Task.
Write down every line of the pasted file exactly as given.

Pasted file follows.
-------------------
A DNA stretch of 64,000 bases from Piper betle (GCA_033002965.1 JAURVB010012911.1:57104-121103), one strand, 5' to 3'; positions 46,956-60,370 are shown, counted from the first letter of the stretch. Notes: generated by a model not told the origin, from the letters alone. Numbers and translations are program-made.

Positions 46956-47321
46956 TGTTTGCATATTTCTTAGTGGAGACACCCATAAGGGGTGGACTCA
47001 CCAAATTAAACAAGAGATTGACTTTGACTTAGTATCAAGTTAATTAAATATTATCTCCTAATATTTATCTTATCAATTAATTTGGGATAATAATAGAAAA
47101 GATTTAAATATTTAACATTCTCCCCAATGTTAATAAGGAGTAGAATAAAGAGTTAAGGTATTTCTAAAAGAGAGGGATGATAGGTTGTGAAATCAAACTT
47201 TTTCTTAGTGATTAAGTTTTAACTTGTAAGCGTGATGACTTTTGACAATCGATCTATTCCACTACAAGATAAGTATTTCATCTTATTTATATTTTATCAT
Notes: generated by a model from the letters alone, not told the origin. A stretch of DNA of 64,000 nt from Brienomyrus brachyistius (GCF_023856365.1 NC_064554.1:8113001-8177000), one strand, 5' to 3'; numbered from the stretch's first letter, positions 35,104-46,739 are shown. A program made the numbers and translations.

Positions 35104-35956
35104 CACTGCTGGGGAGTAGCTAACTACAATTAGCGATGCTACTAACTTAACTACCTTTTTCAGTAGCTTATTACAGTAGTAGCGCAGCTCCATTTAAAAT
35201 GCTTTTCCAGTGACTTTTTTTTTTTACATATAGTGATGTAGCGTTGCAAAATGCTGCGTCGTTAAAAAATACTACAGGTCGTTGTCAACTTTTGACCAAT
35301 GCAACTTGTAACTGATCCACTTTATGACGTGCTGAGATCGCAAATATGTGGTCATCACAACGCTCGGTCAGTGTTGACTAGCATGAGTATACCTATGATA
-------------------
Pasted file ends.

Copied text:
A DNA stretch of 64,000 bases from Piper betle (GCA_033002965.1 JAURVB010012911.1:57104-121103), one strand, 5' to 3'; positions 46,956-60,370 are shown, counted from the first letter of the stretch. Notes: generated by a model not told the origin, from the letters alone. Numbers and translations are program-made.

Positions 46956-47321
46956 TGTTTGCATATTTCTTAGTGGAGACACCCATAAGGGGTGGACTCA
47001 CCAAATTAAACAAGAGATTGACTTTGACTTAGTATCAAGTTAATTAAATATTATCTCCTAATATTTATCTTATCAATTAATTTGGGATAATAATAGAAAA
47101 GATTTAAATATTTAACATTCTCCCCAATGTTAATAAGGAGTAGAATAAAGAGTTAAGGTATTTCTAAAAGAGAGGGATGATAGGTTGTGAAATCAAACTT
47201 TTTCTTAGTGATTAAGTTTTAACTTGTAAGCGTGATGACTTTTGACAATCGATCTATTCCACTACAAGATAAGTATTTCATCTTATTTATATTTTATCAT
Notes: generated by a model from the letters alone, not told the origin. A stretch of DNA of 64,000 nt from Brienomyrus brachyistius (GCF_023856365.1 NC_064554.1:8113001-8177000), one strand, 5' to 3'; numbered from the stretch's first letter, positions 35,104-46,739 are shown. A program made the numbers and translations.

Positions 35104-35956
35104 CACTGCTGGGGAGTAGCTAACTACAATTAGCGATGCTACTAACTTAACTACCTTTTTCAGTAGCTTATTACAGTAGTAGCGCAGCTCCATTTAAAAT
35201 GCTTTTCCAGTGACTTTTTTTTTTTACATATAGTGATGTAGCGTTGCAAAATGCTGCGTCGTTAAAAAATACTACAGGTCGTTGTCAACTTTTGACCAAT
35301 GCAACTTGTAACTGATCCACTTTATGACGTGCTGAGATCGCAAATATGTGGTCATCACAACGCTCGGTCAGTGTTGACTAGCATGAGTATACCTATGATA